During the invasion, the Russian occupiers first seized the Chornobyl nuclear power plant and other nuclear facilities in the exclusion zone: a sarcophagus above the fourth power unit, three spent nuclear fuel storage facilities. A few days later, the Russians also captured the Zaporizhia nuclear power plant. These are strategic nuclear facilities that no one would dare to release using military equipment. This means that the seized nuclear power plants and nuclear facilities can be used to blackmail Ukraine and the whole world.

It is also possible that Russia seeks to falsify evidence that Ukraine has indeed worked to develop nuclear weapons. However, IAEA chief Rafael Grossi said that there is no information that would call into question Ukraine’s compliance with its obligations regarding nuclear weapons.

4. Why does the seizure of a nuclear power plant threaten a potential nuclear catastrophe?

If there had been an accident on the day of the seizure, a radioactive cloud in the direction of the wind would have covered even the capital of Kazakhstan, Nursultan, which is 3,000 kilometres from Energodar, within 48 hours. These are the results of modelling of Ukraine’s State Scientific and Technical Centre for Nuclear and Radiation Safety and the Norwegian Nuclear Safety Agency.

During the capture of the Zaporizhia NPP, the occupiers fired on the first unit of the NPP. At that time, there was no fuel in the core, but it remains in the station holding pools. In addition, as a result of the shelling, the occupiers went into the spent nuclear fuel storage facility. Therefore, the serious threat remains, and there is currently no possibility to assess the losses and risks.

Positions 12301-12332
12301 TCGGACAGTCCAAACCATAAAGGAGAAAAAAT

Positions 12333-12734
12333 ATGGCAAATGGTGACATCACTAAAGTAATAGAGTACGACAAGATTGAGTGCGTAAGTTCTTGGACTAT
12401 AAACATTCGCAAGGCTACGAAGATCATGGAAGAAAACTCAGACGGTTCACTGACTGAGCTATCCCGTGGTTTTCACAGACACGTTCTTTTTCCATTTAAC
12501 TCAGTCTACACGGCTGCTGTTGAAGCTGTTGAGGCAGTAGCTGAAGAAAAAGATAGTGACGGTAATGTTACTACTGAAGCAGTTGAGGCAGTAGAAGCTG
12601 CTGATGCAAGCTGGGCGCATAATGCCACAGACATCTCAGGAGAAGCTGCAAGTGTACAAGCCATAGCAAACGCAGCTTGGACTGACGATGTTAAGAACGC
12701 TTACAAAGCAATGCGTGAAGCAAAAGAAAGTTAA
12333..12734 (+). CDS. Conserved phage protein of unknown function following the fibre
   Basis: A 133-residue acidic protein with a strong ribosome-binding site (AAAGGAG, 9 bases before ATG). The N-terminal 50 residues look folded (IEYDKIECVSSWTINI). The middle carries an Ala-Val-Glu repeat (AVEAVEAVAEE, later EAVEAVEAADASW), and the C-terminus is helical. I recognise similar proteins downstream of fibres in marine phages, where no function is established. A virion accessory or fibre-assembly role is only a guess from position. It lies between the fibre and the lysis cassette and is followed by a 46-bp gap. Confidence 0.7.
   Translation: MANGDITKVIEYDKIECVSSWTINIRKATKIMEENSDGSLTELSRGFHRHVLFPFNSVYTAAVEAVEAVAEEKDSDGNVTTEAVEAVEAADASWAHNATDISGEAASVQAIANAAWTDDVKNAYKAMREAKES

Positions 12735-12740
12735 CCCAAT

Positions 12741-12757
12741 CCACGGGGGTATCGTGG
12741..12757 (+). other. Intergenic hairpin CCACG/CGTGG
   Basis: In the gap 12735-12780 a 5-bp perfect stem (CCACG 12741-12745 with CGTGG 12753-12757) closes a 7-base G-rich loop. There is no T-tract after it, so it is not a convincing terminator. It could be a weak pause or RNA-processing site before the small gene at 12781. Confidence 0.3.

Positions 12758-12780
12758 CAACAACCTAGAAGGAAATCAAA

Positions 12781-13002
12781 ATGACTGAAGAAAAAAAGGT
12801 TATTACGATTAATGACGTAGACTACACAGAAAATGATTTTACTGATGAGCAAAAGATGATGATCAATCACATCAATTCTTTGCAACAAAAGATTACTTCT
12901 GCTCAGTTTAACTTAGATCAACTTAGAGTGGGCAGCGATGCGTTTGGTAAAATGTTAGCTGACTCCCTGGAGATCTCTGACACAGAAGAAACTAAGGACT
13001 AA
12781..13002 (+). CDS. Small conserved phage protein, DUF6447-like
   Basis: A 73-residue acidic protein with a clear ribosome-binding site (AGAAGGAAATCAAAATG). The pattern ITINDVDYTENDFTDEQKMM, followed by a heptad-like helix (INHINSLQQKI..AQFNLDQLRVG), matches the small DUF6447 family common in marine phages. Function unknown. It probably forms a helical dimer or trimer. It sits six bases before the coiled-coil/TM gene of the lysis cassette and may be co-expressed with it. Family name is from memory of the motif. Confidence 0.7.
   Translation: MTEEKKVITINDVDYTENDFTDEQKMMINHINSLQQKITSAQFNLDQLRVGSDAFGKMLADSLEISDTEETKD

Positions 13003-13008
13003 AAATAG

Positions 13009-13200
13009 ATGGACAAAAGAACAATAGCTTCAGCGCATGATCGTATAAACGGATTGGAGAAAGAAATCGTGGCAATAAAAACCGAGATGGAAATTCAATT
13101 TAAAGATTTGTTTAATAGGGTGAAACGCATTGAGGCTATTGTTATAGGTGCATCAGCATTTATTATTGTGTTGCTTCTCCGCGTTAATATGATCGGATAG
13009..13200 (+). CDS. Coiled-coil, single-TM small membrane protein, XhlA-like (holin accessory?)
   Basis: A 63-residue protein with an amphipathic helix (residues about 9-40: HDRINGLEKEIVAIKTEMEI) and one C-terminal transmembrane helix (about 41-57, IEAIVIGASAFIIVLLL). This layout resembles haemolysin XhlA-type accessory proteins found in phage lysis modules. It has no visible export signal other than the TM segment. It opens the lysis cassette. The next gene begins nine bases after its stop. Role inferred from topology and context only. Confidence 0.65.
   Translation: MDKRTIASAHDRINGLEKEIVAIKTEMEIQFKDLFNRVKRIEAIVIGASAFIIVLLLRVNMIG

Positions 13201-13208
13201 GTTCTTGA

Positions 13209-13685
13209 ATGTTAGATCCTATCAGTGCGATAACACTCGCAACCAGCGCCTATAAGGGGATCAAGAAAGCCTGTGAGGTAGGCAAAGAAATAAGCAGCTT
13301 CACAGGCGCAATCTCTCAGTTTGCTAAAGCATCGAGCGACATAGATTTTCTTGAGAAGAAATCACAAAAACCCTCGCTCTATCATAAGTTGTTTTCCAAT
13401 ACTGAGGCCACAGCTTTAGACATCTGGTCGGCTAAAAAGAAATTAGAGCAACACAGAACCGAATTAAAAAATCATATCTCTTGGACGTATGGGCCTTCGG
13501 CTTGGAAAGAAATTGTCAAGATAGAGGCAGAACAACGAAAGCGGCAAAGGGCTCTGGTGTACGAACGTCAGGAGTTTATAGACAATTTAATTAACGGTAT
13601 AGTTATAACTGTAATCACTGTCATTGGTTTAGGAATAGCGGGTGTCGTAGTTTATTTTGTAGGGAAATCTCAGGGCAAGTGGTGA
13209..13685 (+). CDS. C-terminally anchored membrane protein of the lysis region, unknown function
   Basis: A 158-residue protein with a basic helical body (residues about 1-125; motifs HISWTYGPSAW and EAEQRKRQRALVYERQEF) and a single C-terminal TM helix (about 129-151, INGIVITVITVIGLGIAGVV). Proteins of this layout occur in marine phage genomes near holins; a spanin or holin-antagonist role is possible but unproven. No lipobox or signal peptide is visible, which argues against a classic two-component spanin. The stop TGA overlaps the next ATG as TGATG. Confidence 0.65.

Currently, the staff of the Zaporizhia NPP is being held captive by the Russian military, which significantly limits their ability to work. In addition, it is a huge psychological pressure. In such conditions, one human error can lead to tragedy.

In addition, there is information that not only the occupiers came into the ZNPP. They brought Rosatom specialists with them. Why? Why frighten the world by blowing up nuclear power plants if Rosatom employees can provoke a reactor accident with the release of radionuclides into the atmosphere.

5. What does the world say and what can be done?

The shelling and seizure of a functioning nuclear power plant is an unprecedented crime. This is especially disturbing for such a crime to be committed by an IAEA member state.

Immediately after the capture of the ZNPP, IAEA Director General Mariano Grossi called for an immediate end to the use of weapons in the immediate vicinity of nuclear reactors, and the United Kingdom convened an emergency UN Security Council meeting. The US Embassy in Ukraine has called the shelling and seizure of Europe’s largest nuclear power plant a war crime and another step towards terror.

During talks with the Russians, Ukraine proposed creating a 30-kilometre conflict-free zone around all nuclear facilities. And the whole world should care because a direct hit by a projectile on Zaporizhia or Pivdennoukrainska NPP could actually destroy Europe. Pressure on the staff currently working at the Chornobyl or Energodar stations could lead to a fatal error that will cost not only Ukrainians but also the entire Europe their lives.